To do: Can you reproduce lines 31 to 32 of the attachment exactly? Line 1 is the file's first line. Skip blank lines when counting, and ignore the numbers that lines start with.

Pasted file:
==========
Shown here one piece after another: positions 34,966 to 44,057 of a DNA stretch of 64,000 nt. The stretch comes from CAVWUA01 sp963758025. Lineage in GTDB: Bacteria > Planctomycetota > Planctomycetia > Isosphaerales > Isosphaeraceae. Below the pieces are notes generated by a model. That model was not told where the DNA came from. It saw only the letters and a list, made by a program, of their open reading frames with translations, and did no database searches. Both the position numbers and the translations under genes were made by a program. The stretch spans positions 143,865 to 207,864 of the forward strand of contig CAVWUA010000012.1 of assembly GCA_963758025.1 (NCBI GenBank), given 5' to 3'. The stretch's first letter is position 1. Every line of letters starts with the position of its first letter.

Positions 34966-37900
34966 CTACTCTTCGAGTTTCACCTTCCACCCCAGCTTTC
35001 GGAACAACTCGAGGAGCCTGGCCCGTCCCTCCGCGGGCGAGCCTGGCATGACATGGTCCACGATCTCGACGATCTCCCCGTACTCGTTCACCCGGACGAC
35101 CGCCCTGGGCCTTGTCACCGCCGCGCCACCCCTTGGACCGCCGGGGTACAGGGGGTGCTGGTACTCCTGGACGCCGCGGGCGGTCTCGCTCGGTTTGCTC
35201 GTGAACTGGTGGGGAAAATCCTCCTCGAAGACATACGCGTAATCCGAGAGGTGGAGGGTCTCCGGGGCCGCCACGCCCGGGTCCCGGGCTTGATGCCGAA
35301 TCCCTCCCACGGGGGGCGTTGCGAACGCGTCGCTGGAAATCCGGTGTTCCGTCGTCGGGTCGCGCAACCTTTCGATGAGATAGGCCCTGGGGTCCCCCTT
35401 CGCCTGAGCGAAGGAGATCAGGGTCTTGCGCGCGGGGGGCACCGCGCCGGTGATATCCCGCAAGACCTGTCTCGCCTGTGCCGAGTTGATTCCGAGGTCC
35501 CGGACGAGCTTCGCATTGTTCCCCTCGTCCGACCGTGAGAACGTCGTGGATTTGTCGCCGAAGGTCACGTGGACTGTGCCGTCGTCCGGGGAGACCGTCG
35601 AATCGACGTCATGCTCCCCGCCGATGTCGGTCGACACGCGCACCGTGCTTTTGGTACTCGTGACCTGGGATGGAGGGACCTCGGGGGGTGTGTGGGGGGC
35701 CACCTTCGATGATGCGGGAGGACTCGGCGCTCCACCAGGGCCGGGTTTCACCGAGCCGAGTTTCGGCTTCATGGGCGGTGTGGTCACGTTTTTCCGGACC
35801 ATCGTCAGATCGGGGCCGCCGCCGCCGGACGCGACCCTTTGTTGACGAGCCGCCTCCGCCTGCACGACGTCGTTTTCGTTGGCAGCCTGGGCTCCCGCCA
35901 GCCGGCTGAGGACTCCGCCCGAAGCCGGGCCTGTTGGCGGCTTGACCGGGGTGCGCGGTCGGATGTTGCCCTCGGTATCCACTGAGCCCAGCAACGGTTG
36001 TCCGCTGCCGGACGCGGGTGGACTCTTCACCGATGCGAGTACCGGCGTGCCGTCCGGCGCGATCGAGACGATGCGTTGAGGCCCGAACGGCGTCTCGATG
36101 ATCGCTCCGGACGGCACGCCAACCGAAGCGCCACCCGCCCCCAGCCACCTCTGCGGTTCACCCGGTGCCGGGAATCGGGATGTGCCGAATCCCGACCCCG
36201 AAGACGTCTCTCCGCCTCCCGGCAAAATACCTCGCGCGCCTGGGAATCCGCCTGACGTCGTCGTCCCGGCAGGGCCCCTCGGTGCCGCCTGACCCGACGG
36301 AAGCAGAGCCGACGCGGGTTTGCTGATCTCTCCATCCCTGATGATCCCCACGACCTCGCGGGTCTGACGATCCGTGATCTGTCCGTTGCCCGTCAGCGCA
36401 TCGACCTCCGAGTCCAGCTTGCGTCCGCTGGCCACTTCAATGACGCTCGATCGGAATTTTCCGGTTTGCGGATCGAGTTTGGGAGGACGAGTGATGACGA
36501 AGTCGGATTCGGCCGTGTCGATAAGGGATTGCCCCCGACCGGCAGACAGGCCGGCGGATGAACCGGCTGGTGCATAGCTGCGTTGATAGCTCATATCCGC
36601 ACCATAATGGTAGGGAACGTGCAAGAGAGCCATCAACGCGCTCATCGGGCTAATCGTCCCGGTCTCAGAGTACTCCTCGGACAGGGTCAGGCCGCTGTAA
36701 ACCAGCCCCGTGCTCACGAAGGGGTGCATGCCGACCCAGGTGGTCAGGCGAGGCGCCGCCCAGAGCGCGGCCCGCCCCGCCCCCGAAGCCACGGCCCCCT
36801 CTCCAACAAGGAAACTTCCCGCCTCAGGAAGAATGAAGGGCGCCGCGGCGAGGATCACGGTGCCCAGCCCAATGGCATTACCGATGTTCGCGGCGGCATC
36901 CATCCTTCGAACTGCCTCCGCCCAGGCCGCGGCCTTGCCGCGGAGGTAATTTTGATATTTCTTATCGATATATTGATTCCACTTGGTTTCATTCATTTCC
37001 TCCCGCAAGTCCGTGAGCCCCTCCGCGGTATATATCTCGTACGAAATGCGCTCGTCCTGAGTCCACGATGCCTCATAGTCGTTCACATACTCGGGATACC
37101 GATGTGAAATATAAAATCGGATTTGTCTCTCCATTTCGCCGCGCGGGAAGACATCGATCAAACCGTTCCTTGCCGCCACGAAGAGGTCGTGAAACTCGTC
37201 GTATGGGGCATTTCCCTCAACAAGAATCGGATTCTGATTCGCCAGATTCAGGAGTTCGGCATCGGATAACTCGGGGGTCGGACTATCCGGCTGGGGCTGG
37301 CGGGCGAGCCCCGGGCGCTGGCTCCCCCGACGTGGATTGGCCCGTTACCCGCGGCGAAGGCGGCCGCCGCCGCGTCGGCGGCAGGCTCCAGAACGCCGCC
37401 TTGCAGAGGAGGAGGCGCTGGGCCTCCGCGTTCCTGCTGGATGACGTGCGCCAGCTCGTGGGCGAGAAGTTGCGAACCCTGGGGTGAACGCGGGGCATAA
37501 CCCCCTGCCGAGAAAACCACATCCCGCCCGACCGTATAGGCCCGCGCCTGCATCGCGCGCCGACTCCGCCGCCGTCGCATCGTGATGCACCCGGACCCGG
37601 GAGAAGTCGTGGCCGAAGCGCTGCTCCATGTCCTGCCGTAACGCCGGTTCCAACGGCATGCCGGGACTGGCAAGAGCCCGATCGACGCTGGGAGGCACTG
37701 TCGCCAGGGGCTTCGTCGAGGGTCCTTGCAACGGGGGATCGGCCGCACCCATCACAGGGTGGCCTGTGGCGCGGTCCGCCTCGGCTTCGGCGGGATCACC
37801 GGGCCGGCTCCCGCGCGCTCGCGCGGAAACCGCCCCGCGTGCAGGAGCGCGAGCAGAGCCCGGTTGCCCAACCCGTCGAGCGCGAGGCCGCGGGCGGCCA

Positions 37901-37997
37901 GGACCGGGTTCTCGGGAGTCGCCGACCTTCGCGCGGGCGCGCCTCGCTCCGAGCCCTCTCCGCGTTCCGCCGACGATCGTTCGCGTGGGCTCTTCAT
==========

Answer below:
37701 TCGCCAGGGGCTTCGTCGAGGGTCCTTGCAACGGGGGATCGGCCGCACCCATCACAGGGTGGCCTGTGGCGCGGTCCGCCTCGGCTTCGGCGGGATCACC
37801 GGGCCGGCTCCCGCGCGCTCGCGCGGAAACCGCCCCGCGTGCAGGAGCGCGAGCAGAGCCCGGTTGCCCAACCCGTCGAGCGCGAGGCCGCGGGCGGCCA